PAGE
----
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I am in the process of having our corporate site redeveloped. My problem is do I choose a bespoke CMS or open source solution?

We have used a bespoke CMS in the past and it can be very limiting in terms of adding functionality and making (even very minor) changes.

Ours is a relatively large company in an industry that comes with an exacting standard (private, passenger and cargo air charters) meaning an insecure site is absolutely out of the question.

We have over 10 language variations on our site.

Does anyone have any unbiased opinions on which would be a better solution?

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2 Answers 2

up vote 4 down vote accepted

I can definitively tell you that it's not a good idea to use a custom CMS.

I've worked in a web agency in the past (late in 2006) where we've build a custom cms that we deploy for many client. From the beginning it was a really good idea because current developper really know the cms, we can do every thing we want in every way we want.

But, time passing, some developpers leaved, new one comes and we need to train them to our custom cms. We didn't open source it so new developper have to be very patient to learn it.

And it was really a lose time to train new developper. Also, each time we built a new feature, we need to write docs for new developper. And the cms started to be very huge, hard to maintain, provide doc, etc ..

At the end, all developpers from the first version had left the company. So basically, the company should rely on a CMS that nobody really knows. Ouch!

So we decide to switch to ezPublish.

In an other way, if you choose an open source CMS, you are almost sure that you're not the only one to know how it works. And you will have more developper than you ever dreamed to work on this project. It will also be more easy to find new developper that know the CMS. And you won't have to lose your time be training them.

A good example is Dailymotion. They started the company by create a custom framework. Few years later, they made the same statement I described above: maintain the framework was a pain in the ass. So they decide to migrate to Symfony 2 to have something more robust, etc ..

Over time, they started to feel the pain of maintaining their own framework: the maintenance of the framework itself started to take way too much time: adding new features, documenting them, training new developers, keep everything coherent, etc...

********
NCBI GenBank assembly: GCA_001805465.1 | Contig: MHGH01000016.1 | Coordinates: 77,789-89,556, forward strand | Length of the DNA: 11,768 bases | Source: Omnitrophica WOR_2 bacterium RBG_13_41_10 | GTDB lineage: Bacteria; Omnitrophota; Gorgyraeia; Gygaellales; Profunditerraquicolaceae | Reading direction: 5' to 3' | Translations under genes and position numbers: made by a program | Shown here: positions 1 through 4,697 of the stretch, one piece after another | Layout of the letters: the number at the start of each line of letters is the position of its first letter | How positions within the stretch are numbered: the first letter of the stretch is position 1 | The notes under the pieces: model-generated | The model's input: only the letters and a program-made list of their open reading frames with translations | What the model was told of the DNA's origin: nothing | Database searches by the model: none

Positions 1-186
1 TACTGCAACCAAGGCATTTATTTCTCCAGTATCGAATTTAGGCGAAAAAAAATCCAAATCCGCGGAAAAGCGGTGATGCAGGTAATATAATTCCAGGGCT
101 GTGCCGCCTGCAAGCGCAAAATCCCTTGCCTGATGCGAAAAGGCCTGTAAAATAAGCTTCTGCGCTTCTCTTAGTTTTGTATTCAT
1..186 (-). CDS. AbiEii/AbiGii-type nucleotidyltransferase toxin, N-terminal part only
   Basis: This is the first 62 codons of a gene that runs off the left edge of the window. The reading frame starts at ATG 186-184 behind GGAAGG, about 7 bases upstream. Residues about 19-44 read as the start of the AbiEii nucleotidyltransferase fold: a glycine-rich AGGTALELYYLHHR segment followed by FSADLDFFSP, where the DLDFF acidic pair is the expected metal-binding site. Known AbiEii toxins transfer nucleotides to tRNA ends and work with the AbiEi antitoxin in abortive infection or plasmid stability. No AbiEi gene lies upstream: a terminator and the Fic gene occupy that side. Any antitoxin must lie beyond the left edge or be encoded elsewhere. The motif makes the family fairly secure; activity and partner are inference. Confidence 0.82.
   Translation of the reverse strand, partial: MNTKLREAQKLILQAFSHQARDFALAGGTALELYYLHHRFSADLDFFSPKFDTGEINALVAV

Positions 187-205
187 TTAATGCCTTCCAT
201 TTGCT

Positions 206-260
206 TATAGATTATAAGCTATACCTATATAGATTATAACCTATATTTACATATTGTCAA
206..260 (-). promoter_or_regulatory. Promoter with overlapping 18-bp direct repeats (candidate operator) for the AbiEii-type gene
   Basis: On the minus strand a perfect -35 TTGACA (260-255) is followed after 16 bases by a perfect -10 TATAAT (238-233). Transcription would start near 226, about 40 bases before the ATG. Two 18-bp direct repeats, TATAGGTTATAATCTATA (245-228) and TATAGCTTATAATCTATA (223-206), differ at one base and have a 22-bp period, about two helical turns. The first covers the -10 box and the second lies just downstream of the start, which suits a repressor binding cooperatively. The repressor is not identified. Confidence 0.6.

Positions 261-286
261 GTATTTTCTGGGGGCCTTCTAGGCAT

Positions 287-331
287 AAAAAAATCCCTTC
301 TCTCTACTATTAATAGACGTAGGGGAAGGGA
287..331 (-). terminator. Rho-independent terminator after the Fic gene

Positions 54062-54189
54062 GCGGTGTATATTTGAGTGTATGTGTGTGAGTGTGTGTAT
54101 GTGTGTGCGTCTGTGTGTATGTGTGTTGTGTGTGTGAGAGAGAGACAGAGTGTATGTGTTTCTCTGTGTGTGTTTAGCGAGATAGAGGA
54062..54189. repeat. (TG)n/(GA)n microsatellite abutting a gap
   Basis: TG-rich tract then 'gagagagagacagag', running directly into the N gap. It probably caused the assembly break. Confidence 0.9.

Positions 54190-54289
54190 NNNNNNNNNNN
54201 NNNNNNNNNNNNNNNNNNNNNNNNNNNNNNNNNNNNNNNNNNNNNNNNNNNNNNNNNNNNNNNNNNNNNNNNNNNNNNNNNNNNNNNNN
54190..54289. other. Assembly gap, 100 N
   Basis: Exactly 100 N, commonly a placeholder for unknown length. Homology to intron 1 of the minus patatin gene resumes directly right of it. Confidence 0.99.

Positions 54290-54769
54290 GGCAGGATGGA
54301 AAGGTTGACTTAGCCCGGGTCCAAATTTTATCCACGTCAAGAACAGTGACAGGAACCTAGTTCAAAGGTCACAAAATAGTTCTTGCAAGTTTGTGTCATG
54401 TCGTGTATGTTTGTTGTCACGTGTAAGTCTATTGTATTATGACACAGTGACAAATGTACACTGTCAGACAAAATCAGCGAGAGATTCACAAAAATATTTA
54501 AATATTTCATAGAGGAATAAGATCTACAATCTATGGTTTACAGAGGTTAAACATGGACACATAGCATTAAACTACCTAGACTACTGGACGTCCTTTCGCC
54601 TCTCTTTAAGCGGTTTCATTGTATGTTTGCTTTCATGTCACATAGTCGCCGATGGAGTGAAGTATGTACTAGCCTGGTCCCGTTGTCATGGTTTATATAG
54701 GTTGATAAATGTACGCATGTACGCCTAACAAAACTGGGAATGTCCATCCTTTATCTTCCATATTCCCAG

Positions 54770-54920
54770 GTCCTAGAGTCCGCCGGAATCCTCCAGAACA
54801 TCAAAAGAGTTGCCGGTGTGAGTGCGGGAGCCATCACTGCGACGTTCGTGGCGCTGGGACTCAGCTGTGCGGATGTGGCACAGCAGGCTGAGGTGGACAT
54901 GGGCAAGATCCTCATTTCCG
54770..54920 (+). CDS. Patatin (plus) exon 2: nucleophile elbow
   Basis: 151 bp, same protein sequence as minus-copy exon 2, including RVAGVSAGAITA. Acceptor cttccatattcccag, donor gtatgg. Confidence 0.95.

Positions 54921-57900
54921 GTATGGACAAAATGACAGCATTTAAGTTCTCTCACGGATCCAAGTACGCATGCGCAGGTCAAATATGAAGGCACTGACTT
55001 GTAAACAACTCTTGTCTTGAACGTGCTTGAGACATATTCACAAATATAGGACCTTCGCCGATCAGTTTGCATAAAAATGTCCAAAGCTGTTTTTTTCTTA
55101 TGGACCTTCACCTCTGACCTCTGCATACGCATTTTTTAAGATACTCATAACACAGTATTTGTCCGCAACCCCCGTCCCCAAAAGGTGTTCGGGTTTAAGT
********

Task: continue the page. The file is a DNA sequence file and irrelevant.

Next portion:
By choosing an Open-Source framework with a large community, they free themselves from everything other than their business.

You might also read this post.

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I'm biased by my current employment with a CMS company, but can offer some product-agnostic lessons from when I've evaluated Web content management (WCM) systems.

  • Look for the best-fitted, rather than just "the best" or cheapest solution.
  • Do consider maintenance costs--custom or bespoke need an appropriate level of people, process, and technology in terms of skills, training, and documentation.

When evaluating vendors, don't hesitate to have them compete with each other--you'll want to highlight their strengths to find that better fit.

In terms of your business requirements, consider:

  • A revenue-generating corporate site may warrant a more expensive solution, wheras an informational site that doesn't generate leads, sales, or other measurable value may have a hard time justifying large capital expenses.
  • If you're concerned about security and have development staff on hand, consider a solution that integrates with, rather than taking over your site.
  • A CMS project really should start with your business goals, objectives, and opportunities. First consider what your content means to your business, then see how you can measure and improve against those goals.

Good luck!

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